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Poor Appetite Is Associated with Six Month Mortality in Hospitalised Older Men and Women

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Appetite loss is common in hospitalised older individuals but not routinely assessed. Poor appetite in hospital has previously been identified as predictive of greater mortality in the six months following discharge in a single study of female patients. The present study aimed to assess this association in a larger sample including both hospitalised men and women.


Longitudinal observational study with six month follow up.


Acute hospital wards in a single large hospital in England.


Older inpatients aged over 70 years.


Appetite was assessed using the Simplified Nutritional Appetite Questionnaire (SNAQ) during hospital stay. Deaths during six month follow-up period were recorded. Association between SNAQ score during hospital admission and death 6 months post-discharge was assessed using binary logistic regression in unadjusted and adjusted analysis.


296 participants (43% female, mean age 83 years (SD 6.9)) were included in this study. Prevalence of poor appetite (SNAQ score <14) was 41%. In unadjusted analysis a SNAQ score of <14 was associated with a 2.47 increase in odds of mortality at six months (OR 2.47 (95% CI 1.27,4.82)). This association remained after adjusting for number of comorbidities (Charlson index), length of stay and gender (OR 2.62 (95% CI 1.30, 5.27)). In unadjusted continuous analysis, every one point decrease in SNAQ score led to a 1.20 fold increase in odds of mortality at six months (OR 1.20 (95% CI 1.06–1.36)). This association remained in adjusted analysis (OR 1.22 (95% CI 1.07–1.39)).


Poor appetite is common in hospitalised older people. We have confirmed the association, previously reported in older women, between poor appetite during hospital stay and greater mortality at six months post-discharge but in a larger study including older men and women. Further research is needed to understand the mechanisms of poor appetite, which lead to increased mortality.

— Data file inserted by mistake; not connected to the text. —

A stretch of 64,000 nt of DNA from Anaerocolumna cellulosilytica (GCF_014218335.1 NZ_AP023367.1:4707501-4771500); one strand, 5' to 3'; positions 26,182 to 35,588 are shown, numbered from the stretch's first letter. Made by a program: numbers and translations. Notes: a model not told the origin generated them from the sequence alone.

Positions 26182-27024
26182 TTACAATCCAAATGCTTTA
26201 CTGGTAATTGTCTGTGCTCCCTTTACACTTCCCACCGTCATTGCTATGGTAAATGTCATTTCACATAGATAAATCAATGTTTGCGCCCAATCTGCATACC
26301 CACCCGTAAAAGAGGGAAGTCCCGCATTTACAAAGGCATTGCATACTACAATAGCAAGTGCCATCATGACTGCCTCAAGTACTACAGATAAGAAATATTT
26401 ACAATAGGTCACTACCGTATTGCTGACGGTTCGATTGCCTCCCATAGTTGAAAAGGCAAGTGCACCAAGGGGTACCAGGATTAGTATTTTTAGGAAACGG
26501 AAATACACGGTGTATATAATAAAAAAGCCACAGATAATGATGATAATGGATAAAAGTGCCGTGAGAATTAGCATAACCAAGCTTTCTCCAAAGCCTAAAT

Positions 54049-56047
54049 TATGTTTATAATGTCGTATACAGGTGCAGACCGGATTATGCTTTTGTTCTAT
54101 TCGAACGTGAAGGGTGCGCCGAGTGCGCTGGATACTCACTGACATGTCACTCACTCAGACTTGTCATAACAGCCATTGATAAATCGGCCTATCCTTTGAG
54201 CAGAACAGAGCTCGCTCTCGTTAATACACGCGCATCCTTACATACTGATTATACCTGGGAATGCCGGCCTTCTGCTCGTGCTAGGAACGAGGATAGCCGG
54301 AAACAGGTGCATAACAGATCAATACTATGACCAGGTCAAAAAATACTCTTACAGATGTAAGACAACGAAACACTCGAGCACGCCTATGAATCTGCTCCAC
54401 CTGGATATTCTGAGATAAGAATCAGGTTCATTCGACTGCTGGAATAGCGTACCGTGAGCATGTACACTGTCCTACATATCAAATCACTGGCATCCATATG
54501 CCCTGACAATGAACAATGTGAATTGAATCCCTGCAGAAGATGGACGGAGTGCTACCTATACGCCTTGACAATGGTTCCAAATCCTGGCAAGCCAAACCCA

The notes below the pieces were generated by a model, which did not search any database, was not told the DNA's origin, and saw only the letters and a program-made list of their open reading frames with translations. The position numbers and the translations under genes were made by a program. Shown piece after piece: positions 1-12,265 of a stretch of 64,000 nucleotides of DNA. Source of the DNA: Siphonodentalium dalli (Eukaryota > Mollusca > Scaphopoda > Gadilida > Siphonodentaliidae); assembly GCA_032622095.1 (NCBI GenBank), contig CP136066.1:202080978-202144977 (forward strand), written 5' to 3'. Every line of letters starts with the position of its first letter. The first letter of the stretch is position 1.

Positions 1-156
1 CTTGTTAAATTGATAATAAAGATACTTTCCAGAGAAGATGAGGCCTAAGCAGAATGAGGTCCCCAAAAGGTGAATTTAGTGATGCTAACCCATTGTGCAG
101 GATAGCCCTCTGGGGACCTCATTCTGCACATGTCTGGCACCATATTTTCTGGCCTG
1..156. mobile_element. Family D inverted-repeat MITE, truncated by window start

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The National Institute for Health Research (NIHR) funded this research. The views expressed are those of the authors and not necessarily those of the NHS, the NIHR or the Department of Health and Social Care. NJ.C, H.C.R and H.M receive support from the NIHR Southampton Biomedical Research Centre. S.M.R and A.A.S receive support from the NIHR Newcastle Biomedical Research Centre. H.C.R receives support from the NTHR Applied Research Collaborative (ARC) Wessex. NJ.C has received support and S.E.R.L is supported by the NTHR Clinical Academic Training Scheme. The studies reported in this secondary data analysis were funded by the NIHR Collaboration for Leadership in Applied Health Research and Care (CLAHRC) Wessex.

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Authors and Affiliations



Conceptualization and Methodology- NJ.C, H.M, K.I., H.C.R and S.M.R, Data Collection- S.E.R.L, F.H, Formal Analysis- NJ.C, H.M; Writing Original draft preparation- NJ.C Writing review & editing- All Authors, Supervision- A.A.S, H.C.R and S.M.R.

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Correspondence to N. J. Cox.

Ethics declarations

The studies reported in this secondary data analysis were approved by the UK Health Research Authority- Southampton Mealtime Assistance Roll-out Trial: London-Chelsea Research Ethics Committee (14/LO/1363); Southampton Mobility Volunteer Study: South East Coast—Surrey Research Ethics Committee (15/LO/2091).

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The authors declare no conflict of interest.

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Cox, N.J., Lim, S.E., Howson, F. et al. Poor Appetite Is Associated with Six Month Mortality in Hospitalised Older Men and Women. J Nutr Health Aging 24, 1107–1110 (2020).

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